On his first appearance as a host on LBC radio yesterday afternoon, Salmond accused the US presidential hopeful of wearing a toupee and called on him to give up his ownership of Turnberry golf course.
Mr Salmond could not resist continuing his very public spat with US tycoon Mr Trump.
The SNP’s spokesman on foreign affairs talked of his meetings with Mr Trump and joked that he was unable to offer listeners any “inside information” on his “toupee”.
Donald Trump responded today with the following statement:
“This was the genius that destroyed big sections of the Scottish landscape with ugly , money-sucking, bird-killing industrial windmills, with oil now down at an all time low, and taxed at an all time high to pay for these monstrosities. Additionally, and disgracefully, this is the man who freed, on humane grounds, Abdelbaset al-Megrahi because he wanted to be so kind-hearted to a terrorist who blew up Pan Am Flight 103 over Lockerbie.
“Salmond released him early so that he could die peacefully the next week, instead he lived for three years and would have lived for longer except for the conflict in Libya. Megrahi and others were laughing out loud at what a stupid man Alex Salmond is. Why would a terrorist that blew up an airliner with so many lives lost be released under any circumstances?!
Alex Salmond is an embarrassment to Scotland.”
But while Mr Salmond was prepared to have a go at one global businessman and owner of the controversial golf course at Menie in Aberdeenshire, he was keener to keep in with another – Rupert Murdoch, who recently became engaged to Jerry Hall.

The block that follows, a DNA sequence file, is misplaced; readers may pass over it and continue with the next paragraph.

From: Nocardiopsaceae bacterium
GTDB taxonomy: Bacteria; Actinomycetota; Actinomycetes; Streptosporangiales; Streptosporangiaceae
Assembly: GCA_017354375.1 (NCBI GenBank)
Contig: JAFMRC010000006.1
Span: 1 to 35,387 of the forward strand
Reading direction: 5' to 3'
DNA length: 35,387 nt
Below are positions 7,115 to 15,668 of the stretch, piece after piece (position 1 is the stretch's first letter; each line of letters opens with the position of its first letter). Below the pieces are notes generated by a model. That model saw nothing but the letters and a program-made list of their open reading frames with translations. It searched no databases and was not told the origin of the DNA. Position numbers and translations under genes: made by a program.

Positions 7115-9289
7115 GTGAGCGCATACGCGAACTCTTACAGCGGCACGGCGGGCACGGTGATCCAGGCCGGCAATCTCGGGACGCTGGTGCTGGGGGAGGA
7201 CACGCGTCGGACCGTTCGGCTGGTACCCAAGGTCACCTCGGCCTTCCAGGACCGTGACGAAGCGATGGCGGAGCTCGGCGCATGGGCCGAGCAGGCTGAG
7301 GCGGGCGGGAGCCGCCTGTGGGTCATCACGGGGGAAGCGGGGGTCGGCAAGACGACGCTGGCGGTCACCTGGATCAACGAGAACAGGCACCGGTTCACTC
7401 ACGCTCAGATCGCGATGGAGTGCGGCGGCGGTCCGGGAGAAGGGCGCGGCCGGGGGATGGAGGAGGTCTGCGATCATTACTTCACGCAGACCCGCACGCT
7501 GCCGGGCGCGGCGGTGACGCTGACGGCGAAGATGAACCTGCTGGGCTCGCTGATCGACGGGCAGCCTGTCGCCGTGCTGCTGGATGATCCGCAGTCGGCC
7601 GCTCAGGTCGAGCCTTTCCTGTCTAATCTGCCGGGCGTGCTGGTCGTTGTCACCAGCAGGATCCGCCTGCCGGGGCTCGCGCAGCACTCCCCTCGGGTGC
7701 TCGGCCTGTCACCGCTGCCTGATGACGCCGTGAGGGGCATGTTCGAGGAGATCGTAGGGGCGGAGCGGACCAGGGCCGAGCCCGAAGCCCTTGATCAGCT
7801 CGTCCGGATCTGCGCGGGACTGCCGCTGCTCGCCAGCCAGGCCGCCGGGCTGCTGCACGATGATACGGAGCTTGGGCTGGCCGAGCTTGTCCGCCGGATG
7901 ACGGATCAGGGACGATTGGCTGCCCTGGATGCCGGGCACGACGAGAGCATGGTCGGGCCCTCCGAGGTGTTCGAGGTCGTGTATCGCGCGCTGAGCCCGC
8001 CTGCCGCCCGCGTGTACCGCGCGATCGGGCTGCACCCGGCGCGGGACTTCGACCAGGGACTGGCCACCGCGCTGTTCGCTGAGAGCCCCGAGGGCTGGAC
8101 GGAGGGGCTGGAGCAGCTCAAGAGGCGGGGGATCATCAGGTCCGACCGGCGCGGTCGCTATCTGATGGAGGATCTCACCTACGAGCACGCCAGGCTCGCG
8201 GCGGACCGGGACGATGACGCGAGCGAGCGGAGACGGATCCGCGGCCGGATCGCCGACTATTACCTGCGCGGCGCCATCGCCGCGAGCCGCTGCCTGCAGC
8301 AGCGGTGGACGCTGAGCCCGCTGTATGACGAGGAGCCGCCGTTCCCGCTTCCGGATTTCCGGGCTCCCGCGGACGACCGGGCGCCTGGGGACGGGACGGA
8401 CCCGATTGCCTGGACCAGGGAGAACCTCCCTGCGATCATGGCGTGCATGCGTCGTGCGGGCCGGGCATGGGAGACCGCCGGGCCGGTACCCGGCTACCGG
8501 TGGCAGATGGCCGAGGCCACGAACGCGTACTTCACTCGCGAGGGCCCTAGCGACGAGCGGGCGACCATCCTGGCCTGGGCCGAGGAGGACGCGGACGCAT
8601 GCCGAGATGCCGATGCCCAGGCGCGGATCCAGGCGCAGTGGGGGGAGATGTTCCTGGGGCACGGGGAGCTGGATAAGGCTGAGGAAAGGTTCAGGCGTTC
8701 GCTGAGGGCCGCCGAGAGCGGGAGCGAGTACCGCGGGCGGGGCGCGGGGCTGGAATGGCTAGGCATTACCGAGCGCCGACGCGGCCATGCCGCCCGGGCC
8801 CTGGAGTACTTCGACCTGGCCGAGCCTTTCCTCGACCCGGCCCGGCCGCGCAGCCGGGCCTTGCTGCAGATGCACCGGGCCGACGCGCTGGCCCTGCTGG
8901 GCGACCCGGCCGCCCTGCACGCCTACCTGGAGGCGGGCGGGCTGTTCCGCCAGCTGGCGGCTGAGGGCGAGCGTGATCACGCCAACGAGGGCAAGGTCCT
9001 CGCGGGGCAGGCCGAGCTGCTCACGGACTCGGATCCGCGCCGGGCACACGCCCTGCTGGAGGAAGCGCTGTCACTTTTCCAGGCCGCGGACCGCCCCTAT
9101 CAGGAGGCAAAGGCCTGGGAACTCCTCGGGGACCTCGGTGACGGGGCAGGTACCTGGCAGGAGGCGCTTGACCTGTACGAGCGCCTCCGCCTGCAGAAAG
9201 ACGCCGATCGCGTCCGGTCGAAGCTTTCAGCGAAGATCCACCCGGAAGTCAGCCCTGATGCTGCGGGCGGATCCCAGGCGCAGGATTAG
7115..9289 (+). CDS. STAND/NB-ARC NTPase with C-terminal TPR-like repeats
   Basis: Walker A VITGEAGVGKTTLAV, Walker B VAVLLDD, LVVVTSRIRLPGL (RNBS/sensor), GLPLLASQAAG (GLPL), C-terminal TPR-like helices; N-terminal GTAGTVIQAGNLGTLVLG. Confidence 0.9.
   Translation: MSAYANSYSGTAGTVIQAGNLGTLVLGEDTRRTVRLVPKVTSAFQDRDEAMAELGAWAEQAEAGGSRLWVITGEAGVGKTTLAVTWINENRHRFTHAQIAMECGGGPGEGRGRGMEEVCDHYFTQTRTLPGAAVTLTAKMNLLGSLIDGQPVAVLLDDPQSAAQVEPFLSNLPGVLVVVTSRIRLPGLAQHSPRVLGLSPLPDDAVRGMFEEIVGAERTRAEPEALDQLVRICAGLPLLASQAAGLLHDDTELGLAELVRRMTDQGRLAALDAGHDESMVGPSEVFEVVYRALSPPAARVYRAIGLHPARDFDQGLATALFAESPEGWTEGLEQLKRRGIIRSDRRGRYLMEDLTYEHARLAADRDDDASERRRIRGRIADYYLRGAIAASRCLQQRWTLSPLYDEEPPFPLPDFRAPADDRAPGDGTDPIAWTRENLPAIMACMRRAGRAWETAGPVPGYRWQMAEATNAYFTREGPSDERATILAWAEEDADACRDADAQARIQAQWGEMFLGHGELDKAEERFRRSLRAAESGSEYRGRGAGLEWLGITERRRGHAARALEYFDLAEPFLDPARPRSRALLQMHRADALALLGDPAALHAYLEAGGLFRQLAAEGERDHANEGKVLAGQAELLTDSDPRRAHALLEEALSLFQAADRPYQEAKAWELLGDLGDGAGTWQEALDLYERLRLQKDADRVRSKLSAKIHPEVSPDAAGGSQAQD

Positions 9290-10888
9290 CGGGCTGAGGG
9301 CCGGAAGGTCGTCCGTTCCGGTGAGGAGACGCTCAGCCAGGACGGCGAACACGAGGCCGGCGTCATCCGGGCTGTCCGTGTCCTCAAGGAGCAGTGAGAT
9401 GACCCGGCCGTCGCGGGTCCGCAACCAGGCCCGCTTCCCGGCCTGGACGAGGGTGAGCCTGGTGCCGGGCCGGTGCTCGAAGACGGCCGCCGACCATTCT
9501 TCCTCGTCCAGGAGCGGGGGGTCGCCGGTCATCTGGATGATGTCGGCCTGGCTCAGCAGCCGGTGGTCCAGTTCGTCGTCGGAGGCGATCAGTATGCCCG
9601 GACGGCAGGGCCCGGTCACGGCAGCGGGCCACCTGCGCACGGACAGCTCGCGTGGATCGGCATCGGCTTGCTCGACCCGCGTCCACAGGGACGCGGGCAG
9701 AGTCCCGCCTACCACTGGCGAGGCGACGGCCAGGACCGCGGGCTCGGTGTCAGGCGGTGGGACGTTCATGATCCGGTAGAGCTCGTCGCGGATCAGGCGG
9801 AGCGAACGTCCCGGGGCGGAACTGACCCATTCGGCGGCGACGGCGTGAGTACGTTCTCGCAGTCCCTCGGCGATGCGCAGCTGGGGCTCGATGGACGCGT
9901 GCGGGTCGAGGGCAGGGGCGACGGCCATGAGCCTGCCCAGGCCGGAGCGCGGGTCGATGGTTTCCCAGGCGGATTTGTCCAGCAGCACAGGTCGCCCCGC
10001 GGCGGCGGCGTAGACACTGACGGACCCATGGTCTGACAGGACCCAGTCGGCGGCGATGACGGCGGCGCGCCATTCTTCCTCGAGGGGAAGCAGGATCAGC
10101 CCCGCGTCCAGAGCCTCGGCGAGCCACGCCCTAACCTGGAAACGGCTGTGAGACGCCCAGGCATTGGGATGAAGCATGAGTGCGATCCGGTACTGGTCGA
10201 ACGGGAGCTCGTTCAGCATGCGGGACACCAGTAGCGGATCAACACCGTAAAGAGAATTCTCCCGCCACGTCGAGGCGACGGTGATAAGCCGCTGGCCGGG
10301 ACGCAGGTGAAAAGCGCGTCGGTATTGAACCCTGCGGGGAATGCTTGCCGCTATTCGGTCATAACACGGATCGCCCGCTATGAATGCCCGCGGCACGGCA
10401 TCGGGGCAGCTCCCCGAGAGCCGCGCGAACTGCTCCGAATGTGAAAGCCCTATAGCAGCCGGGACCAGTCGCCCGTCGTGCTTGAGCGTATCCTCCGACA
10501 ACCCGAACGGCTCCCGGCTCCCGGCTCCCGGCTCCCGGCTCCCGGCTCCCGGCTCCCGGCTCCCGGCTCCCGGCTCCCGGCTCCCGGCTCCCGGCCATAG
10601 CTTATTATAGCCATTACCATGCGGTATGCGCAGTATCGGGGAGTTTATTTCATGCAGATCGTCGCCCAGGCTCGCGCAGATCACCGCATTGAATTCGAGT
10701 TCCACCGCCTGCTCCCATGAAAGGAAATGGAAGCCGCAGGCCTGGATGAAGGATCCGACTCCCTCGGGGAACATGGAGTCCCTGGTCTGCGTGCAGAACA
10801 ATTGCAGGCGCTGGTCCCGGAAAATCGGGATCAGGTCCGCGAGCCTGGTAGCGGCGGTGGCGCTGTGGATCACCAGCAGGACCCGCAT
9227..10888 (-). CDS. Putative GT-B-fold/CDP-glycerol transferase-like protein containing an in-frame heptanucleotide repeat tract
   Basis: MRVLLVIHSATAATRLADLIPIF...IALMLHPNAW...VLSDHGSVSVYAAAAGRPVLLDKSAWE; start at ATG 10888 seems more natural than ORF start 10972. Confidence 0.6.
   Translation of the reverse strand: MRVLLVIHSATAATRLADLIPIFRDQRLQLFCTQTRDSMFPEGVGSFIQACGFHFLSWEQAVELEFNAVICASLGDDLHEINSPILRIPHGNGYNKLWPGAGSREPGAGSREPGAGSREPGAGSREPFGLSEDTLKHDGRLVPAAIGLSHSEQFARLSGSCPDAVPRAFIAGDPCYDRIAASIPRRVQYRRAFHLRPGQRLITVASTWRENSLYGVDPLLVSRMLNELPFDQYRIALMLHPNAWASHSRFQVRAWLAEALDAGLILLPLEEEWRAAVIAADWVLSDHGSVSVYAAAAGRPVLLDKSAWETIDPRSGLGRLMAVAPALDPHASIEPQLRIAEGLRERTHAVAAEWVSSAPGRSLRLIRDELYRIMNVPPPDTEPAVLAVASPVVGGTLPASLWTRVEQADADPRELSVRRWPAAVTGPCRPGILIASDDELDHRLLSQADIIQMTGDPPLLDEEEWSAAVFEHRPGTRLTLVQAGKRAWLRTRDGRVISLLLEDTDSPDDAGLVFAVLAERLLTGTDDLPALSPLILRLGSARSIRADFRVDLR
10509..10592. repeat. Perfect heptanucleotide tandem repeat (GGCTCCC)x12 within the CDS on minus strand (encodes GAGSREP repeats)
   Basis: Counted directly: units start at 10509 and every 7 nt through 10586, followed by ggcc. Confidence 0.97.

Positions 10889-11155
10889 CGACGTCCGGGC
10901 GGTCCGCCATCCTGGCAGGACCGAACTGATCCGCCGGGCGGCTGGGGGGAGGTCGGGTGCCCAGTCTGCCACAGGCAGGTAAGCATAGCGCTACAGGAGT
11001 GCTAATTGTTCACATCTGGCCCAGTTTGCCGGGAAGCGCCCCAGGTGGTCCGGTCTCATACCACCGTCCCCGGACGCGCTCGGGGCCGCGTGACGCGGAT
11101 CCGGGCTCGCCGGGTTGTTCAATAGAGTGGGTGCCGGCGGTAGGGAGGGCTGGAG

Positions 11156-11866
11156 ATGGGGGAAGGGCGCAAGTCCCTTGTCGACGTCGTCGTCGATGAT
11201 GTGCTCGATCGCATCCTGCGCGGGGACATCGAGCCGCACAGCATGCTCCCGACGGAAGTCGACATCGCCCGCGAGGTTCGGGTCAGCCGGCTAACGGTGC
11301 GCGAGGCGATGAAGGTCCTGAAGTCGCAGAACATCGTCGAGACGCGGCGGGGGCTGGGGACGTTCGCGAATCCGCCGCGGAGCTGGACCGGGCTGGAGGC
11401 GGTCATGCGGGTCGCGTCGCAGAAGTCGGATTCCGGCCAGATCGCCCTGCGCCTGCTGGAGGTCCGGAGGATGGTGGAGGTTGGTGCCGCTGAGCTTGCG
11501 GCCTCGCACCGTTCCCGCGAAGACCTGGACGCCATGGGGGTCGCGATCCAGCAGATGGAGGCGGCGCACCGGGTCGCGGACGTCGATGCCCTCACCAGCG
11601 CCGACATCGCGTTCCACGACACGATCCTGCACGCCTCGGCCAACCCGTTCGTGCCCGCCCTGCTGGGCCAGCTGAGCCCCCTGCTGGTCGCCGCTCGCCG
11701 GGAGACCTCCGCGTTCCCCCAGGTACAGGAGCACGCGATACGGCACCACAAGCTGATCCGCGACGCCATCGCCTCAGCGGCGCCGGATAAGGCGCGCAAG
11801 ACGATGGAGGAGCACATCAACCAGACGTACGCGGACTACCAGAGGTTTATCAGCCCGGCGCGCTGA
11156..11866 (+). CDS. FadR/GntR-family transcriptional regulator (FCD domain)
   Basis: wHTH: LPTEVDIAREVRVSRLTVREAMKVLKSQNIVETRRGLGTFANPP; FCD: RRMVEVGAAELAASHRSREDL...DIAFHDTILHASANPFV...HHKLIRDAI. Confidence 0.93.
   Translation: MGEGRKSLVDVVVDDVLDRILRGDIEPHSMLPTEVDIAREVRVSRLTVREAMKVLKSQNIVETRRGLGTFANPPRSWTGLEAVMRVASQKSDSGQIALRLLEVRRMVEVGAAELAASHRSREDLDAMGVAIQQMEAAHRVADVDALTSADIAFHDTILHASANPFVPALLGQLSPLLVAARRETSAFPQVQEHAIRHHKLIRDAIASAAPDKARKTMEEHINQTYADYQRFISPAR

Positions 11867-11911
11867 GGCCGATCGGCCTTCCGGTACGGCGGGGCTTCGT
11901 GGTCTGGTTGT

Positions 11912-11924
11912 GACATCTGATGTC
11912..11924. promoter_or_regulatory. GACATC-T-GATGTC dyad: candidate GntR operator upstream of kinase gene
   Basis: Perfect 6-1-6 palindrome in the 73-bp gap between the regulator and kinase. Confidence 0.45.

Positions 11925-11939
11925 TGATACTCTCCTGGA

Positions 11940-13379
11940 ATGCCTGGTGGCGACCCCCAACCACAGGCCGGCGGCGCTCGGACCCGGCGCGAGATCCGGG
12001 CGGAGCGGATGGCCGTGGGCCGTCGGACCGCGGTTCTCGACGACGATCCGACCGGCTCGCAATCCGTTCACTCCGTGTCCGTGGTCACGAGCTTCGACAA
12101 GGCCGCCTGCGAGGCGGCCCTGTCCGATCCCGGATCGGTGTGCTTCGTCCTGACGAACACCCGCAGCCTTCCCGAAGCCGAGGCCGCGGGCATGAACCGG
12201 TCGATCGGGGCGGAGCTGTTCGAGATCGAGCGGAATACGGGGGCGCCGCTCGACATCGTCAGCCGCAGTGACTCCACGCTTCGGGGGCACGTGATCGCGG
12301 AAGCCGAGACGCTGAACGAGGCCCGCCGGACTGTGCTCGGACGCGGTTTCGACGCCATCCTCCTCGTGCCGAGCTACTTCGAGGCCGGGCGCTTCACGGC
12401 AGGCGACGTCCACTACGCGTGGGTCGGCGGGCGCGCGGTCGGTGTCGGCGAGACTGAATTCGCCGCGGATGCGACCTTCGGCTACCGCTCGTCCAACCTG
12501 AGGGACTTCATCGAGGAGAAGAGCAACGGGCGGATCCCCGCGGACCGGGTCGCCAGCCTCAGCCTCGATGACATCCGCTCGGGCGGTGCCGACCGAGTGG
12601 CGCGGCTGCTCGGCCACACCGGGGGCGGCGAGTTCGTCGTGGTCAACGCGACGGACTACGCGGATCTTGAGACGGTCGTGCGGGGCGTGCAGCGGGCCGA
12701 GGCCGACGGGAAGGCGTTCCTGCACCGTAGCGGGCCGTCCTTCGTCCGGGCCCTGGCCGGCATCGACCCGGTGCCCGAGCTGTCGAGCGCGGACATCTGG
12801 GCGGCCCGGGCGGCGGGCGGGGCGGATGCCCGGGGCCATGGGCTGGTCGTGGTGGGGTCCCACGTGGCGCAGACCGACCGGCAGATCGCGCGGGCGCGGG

Mr Salmond confided to listeners he hoped to be invited to the wedding when the Australian media mogul goes down the aisle with the blonde Texan former supermodel.
“I’m hoping, you never know, I might get a wedding invitation,” he told a caller named Nick from Dundee, who was keen to quiz him on his relationship with Mr Murdoch.
Earlier Mr Salmond vented his spleen on the first caller –Paul from St Albans – who had dared ask him how many taxpayers there were in Scotland and if they would have been able to fill the financial hole caused by the disastrous fall in the oil price.
Mr Salmond replied that he didn’t “really want to insult...Scotland”, adding Scotland had one of the highest rates of women in work in Europe.
“So don’t start talking about Scotland from your position in St Albans as some poor wee place up north somewhere,” Mr Salmond snapped.
Concern over the price of oil, now about $30 a barrel, refused to go away when a listener from Scotland phoned in. Ian from Montrose asked how Scotland would have coped with the job losses had it voted for independence. Mr Salmond said the UK had taken £30 billion from the “Scottish North Sea” over the past three decades and said people in Scotland would think it was now “pay-back time”.
As England considers forsaking the British national anthem God Save the Queen for a distinctive English one, Mr Salmond made his opinion known. The hymn Jerusalem, he thought, was a “great song”.
“You know if I was voting for an English national anthem, I’d go for, I think Jerusalem, a William Blake masterpiece,” he said. He also expressed his dismay that Mr Trump now owned Turnberry, one of Scotland’s classic links courses which has been a regular on the Open Championship rota.
“Every time they don’t take the Open to Turnberry it costs the Scottish economy and Turnberry£100 million,” he said. “I think it would be a better thing for Scotland if it was not Trump Turnberry. I would like it to get back to just being Turnberry.”